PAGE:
BIOCARB-4-FOOD: Exploring New Marine Food Ingredients

Food science and technology has experienced dramatic changes during the last century, which have been partly driven by new lifestyle trends and eating habits, as well as more specific consumer demands. It has been estimated that food consumption will grow approximately 70% by 2050 [1], while, on the other hand, natural resources are becoming scarcer. On top of that, 1/3 of all food produced globally is lost or wasted [2].

In this context, circular economy strategies which aim to promote more efficient utilization of natural resources, while reducing the environmental impact of production processes, are currently being pushed by worldwide authorities. Furthermore, the food industry is actively working toward the development of novel food ingredients, which, apart from their structuring roles, can provide additional functionalities such as health benefits, replace harmful components such as trans fats, or help to improve the quality and preservation of packaged foods. Thus, exploring under-utilized resources for the extraction of functional food ingredients is currently a hot topic within food science research.


One example of food ingredients widely used within the food industry is carbohydrates. Depending on their structure and properties, carbohydrates can have a wide range of functionalities when used as food ingredients (thickeners, gelling agents, emulsifiers, flocculants, lubricants, bulking and swelling agents, emulsion and suspension stabilizers, adhesives and binders, encapsulants, additives for low-calorie products, etc). Seaweeds and seagrasses are a valuable and under-exploited source of carbohydrates, as well as bioactive compounds such as polyphenols or carotenoids. Some examples of seaweed carbohydrates are agar, carrageenan, and alginate, which are commonly used in the food industry as gelling and thickening agents due to their particular gelation characteristics.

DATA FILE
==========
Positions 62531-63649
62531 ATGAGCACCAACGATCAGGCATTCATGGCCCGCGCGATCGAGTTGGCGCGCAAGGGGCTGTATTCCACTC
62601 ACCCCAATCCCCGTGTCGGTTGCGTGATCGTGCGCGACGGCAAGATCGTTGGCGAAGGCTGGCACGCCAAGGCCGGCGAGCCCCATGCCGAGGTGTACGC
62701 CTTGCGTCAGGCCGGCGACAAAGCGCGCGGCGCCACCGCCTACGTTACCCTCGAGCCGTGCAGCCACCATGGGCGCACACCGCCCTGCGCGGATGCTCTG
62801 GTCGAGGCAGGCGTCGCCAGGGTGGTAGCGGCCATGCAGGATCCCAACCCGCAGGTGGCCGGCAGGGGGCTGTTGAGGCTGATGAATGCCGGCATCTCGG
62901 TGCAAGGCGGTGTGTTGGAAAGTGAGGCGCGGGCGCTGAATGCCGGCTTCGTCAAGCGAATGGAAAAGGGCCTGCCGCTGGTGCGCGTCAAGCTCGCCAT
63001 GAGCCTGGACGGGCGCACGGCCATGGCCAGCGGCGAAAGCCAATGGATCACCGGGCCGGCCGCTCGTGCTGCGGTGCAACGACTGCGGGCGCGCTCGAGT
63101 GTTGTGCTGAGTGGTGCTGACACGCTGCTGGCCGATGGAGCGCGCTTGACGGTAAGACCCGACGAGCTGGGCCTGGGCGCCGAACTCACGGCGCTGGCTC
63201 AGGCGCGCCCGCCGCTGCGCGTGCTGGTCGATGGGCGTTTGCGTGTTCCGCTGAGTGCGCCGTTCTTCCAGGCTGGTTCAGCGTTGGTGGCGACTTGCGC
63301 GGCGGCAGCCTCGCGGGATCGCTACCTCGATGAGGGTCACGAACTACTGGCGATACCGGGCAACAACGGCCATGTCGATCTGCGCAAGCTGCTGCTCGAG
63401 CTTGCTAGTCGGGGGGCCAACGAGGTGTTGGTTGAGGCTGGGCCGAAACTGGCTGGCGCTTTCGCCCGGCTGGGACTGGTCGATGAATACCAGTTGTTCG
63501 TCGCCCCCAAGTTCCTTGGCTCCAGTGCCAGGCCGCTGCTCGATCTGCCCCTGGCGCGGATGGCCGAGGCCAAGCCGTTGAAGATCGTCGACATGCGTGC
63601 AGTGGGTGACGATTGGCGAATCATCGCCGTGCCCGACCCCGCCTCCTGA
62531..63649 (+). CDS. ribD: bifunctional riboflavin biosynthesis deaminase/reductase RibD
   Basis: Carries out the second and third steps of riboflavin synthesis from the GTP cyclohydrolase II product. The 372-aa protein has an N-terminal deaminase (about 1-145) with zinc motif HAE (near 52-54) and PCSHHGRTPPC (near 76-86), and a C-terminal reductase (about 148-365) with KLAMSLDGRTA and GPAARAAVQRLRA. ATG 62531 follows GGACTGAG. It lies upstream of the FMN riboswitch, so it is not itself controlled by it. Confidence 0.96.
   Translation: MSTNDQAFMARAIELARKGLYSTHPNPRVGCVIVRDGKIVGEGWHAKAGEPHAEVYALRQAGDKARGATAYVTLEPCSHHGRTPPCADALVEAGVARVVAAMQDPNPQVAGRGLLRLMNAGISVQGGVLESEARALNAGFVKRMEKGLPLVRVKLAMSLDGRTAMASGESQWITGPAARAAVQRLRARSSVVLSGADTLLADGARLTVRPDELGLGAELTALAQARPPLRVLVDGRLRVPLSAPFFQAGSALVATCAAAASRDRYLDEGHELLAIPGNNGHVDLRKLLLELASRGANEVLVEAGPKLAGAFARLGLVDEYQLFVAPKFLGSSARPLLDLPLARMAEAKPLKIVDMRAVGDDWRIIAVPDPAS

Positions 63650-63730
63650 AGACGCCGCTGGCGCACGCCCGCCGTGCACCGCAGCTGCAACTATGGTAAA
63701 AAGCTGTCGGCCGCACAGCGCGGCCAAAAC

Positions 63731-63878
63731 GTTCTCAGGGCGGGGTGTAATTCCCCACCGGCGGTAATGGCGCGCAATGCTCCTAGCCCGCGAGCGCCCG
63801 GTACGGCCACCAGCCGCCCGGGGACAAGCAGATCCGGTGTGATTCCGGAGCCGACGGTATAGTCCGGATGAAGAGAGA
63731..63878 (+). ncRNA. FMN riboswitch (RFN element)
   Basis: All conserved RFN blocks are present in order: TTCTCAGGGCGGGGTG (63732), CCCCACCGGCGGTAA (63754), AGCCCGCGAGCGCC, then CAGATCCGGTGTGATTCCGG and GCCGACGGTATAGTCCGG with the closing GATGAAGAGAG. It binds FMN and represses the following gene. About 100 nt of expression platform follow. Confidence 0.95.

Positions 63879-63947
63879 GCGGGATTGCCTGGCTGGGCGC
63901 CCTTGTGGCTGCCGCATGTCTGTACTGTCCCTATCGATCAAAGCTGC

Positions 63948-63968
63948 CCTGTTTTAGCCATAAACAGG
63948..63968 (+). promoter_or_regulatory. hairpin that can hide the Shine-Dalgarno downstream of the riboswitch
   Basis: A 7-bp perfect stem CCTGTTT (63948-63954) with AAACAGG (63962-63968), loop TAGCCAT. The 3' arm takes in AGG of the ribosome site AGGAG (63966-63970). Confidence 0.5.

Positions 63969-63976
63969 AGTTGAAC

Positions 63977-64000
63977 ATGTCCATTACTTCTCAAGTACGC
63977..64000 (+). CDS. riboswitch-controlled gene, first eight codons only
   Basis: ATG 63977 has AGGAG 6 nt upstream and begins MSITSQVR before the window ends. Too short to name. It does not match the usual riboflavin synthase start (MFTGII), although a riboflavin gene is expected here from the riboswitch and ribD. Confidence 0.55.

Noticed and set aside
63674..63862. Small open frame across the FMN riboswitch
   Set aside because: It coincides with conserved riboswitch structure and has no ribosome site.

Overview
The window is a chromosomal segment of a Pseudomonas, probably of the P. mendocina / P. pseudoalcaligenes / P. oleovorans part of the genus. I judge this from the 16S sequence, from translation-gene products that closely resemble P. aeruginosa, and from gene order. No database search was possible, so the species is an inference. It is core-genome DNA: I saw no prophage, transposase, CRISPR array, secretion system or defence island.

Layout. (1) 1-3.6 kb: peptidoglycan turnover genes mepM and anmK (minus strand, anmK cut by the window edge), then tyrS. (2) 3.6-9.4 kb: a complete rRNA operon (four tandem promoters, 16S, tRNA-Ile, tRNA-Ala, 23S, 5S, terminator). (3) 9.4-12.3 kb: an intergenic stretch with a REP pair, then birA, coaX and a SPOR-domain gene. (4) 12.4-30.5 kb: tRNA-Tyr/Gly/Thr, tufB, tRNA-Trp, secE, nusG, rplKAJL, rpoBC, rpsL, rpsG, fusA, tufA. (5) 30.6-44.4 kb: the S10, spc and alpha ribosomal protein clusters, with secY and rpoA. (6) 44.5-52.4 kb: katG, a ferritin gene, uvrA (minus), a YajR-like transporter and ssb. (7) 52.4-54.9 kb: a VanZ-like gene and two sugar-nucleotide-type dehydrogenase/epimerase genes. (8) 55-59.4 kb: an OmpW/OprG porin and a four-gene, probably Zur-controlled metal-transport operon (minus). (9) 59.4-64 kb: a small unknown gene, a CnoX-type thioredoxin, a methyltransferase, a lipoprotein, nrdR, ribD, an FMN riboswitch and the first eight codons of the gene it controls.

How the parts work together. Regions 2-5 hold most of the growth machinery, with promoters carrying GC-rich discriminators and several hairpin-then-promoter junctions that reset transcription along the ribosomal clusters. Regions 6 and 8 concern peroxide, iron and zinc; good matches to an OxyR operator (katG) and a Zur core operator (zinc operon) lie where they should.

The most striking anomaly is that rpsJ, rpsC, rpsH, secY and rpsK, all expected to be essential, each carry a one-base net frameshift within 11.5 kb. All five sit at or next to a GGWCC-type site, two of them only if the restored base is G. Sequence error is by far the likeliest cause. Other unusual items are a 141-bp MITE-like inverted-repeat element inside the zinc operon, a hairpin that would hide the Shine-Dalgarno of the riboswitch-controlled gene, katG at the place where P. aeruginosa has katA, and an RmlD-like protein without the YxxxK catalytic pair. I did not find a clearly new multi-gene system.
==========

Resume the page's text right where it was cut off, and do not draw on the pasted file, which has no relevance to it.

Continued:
Current industrial procedures used by companies for carbohydrate extraction from seaweeds are highly inefficient in terms of processing time, water, and energy requirements. Furthermore, the remaining biomass (generally much more than 50% of the initial material) is used as compost or is simply disposed of as organic waste. The European project BIOCARB-4-FOOD [3] aims to investigate novel, environmentally-friendly and efficient extraction techniques (ultrasounds, microwaves, enzymes, and their combinations) to obtain novel carbohydrate-based extracts from seaweeds and seagrasses. Furthermore, the biomass remaining after the extractions will be valorized for the production of cellulosic fibers, useful for the development of food packaging materials. The project is expected to contribute to improved process efficiency, development of ingredients with high added value from already commercialized seaweed species and from under-exploited sources which can positively impact in the competitiveness of seaweed, food, and non-food companies at EU scale by a better valorization of raw materials.